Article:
Under the Labor Law of Cambodia, particularly Article 74, the labor contract of unspecified duration can be terminated at-will by one of the contracting parties. This termination must be subject to the prior notice made in writing by the party who intends to terminate the contract to the other party. It is highlighted that even though employer fulfills the obligation of prior notice, employer cannot terminate the contract unless he/she has a valid reason relating to the worker’s aptitude or behavior, based on the requirements of the operation of the enterprise, establishment or group. This article only discusses the rules of prior notice. The rule of valid reason is not discussed.
Is prior notice important?
Under the labor contract, employer expects worker to provide labor or service while worker expects remuneration from employer. Therefore, sudden or surprising termination of labor contract by a party more or less affects the other party. To avoid any damage or loss due to sudden termination, the Labor Law requires the party who intends to terminate the contract to provide notice of termination within a reasonable period prior to the date the termination becomes effective. Upon receiving notice of termination from worker, employer may start to look for the replacement or other measures to maintain smooth operation of enterprise. In the similar way, upon receiving notice from the employer, the worker may start to look for new job or other measure to ensure their incomes.
What is the reasonable period of prior notice?
Based on the principle that level of attachment of the worker to employer depends on length of his/her employment relation with employer, the maximum period of prior notice varies according to worker’s length of service. For example, Article 75 of the Labor Law provides that the minimum period of a prior notice is set as follows:
-7 days, if the worker’s length of continuous service is less than 6 months;
-15 days, if the worker’s length of continuous service is from 6 months to 2 years;
-1 month, if the worker’s length of continuous service is longer than 2 years and up to 5 years
-2 months, if the worker’s length of continuous service is longer than 5 years and up to 10 years
-3 months, if the worker’s length of continuous service is longer than 10 years.
Any article of a labor contract, of an internal regulation, or any other individual agreement that sets the prior notice period to be less than the minimum set forth in this provision is void. (Article 76, Labor Law)
Can parties set the period of prior notice longer than the minimum period provided by Article 75 of the Labor Law?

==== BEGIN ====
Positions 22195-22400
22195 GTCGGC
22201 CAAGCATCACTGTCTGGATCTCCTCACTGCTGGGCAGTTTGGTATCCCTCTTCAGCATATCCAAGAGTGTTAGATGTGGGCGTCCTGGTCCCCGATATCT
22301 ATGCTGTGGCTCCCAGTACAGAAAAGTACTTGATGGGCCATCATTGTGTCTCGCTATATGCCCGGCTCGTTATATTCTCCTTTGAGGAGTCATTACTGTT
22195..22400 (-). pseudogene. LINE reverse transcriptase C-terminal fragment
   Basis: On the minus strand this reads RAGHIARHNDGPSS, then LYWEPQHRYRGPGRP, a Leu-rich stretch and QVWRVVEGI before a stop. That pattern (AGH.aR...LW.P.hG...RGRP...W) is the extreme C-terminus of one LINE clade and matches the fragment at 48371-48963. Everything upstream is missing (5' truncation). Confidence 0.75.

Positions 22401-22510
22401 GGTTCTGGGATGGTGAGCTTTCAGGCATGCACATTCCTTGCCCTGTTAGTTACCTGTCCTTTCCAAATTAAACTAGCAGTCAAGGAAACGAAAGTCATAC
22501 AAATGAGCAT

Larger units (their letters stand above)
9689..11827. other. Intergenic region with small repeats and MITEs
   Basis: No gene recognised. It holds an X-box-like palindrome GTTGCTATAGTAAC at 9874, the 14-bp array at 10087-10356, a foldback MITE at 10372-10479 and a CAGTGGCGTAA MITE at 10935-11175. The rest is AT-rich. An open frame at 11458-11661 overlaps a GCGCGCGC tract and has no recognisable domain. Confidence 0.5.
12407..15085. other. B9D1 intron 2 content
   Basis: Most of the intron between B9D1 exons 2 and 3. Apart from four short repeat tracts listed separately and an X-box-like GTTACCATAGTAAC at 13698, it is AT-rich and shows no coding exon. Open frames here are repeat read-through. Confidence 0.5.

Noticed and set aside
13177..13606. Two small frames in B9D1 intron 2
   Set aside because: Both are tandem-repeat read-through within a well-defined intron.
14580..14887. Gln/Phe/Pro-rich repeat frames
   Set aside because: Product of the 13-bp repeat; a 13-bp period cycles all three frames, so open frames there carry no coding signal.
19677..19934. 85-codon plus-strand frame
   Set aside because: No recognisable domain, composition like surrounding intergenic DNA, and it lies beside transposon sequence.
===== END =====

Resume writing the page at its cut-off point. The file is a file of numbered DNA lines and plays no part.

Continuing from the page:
Article 75 only invalidates agreement providing notice period which are less than the legal requirement. Hence, the parties can agree for the period longer than this minimum period. However, in consideration to the principle of good faith in Article 5 of the Civil Code, if the worker is required to provide unreasonably long period of notice, this may lead to forced labor as prohibited by Article 15 of the Labor Law and affect the freedom to choose occupation of the worker as stipulated in Article 36 of the Constitution of Cambodia. In practice, most of the companies do not set period of prior notice longer than those in Article 75 of the Labor Law unless there is reason to do so.
What are rights and obligations of parties during the notice period?
During the notice period, the worker of the enterprise is entitled to two days leave per week with full payment to look for a new job. These leave days are paid to the worker at the normal rate of remuneration, regardless of how it is calculated. This payment shall include other perquisites. (Article 79, Labor Law) Throughout the notice period, the employer and the worker shall be bound to carry out the obligations incumbent on them. (Article 81) For example, if the condition to get seniority indemnity is fulfilled during the notice period, worker is entitled to the payment of this seniority indemnity.
What are the legal consequences in case of termination in breach of minimum period?
The termination of a labor contract at-will on the part of the employer alone, without prior notice or without compliance with the prior notice periods, entails the obligation of the employer to compensate the worker the amount equal to the wages and all kinds of benefits that the worker would have received during the official notice period. (Article 77, Labor Law) The prior notice is the obligation to be observed in enterprises or establishments set forth in Article 1 of the Labor Law, both by the worker and by the employer when one of them decides unilaterally to terminate the labor contract. However, the worker laid off for reasons other than serious misconduct can leave the enterprise before the end of the notice period if he finds a new job in the meantime. In such case, the worker will not be required to compensate the employer. (Article 78, Labor Law)
The contracting parties are released from the obligation of giving prior notice under the cases (1) for probation or an internship specified in the contract; (2) for a serious offense on the part of one of the parties; and (3) for acts of God that one of the parties is unable to meet his obligations. (Article 82, Labor Law)